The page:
When he found out about the murders the next day, he said he was “heartbroken.” He considered victims Hanna Rhoden and her brother, Frankie, more like family than he did his own brother. Their father, Chris Rhoden, Sr., was a close friend of his father, Billy Wagner.

He had the kindest words for Hanna Rhoden, who he considered like a “baby sister,” he said. They cracked dirty jokes together, baked buckeyes for Christmas and commiserated over their struggles to lose weight. In the recordings, Canepa pointed out that George at one point called Hanna a “whore” and Jake’s daughter a “bitch.” George said he used the ugly names in anger and blamed a caffeine addiction.

George had no idea that Jake suspected Hanna of neglecting their two-year-old daughter, he said. Jake testified he feared their daughter was in danger of being sexually abused under his mother’s care — a problem that Billy Wagner suggested could only be resolved by killing Hanna and her family, Jake said, setting the wheels in motion for the murders.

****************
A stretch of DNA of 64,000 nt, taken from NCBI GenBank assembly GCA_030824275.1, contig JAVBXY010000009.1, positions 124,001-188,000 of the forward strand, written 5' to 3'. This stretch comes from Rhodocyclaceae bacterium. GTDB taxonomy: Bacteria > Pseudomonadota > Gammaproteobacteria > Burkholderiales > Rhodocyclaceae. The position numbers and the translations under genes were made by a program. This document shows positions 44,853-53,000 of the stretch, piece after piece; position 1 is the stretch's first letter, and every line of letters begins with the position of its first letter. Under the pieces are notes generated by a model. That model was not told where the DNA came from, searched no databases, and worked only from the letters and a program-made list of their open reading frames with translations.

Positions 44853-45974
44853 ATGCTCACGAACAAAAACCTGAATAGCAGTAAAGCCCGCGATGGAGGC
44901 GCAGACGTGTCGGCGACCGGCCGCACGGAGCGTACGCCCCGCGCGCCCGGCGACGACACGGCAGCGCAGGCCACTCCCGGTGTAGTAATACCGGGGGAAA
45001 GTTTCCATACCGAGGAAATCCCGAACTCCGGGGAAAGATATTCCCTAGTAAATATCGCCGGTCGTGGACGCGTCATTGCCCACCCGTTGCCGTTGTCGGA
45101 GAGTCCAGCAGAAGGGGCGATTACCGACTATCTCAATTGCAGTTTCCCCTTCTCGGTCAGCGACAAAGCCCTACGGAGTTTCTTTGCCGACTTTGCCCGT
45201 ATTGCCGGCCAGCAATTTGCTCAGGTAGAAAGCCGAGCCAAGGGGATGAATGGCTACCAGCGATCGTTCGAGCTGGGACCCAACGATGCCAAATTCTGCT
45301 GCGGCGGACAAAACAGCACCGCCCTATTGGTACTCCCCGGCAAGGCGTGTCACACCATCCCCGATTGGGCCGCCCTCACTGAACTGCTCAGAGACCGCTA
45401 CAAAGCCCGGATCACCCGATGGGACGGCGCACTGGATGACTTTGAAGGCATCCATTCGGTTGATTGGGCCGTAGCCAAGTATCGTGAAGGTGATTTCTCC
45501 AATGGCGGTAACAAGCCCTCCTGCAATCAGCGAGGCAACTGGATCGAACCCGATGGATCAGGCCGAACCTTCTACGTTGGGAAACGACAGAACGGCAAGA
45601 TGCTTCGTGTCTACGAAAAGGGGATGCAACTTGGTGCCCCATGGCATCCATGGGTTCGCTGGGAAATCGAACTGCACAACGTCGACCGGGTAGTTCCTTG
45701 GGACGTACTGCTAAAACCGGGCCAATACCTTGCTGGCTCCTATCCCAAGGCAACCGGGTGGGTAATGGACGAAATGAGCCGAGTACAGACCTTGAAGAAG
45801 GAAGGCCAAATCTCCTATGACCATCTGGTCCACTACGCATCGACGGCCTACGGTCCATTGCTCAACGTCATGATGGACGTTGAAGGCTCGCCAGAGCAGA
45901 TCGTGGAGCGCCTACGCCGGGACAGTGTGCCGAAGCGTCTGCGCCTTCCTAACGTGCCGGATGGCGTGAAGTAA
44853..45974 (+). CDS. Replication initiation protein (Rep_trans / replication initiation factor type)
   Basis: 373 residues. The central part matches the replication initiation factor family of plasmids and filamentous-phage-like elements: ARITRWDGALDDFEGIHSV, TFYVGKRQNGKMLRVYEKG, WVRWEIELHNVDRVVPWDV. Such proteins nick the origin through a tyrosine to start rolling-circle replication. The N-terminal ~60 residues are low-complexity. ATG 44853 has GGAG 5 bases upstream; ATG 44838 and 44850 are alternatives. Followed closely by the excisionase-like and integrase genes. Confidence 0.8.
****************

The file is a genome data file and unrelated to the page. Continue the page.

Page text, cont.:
“I don’t see how they could believe anything like that,” George said of the abuse allegation. “Hanna, Frankie, Chris would never do anything like that to a child.”

It wasn’t until Jake pleaded guilty in 2021 – three years after the Wagners were all arrested — that George said he learned of their true involvement, he said.

“I felt heartbroken, betrayed for the fact of what he did to Hanna and Frankie and Chris Senior and that I believed him,” George Wagner testified. “I now know that he was just lying through his teeth to me.”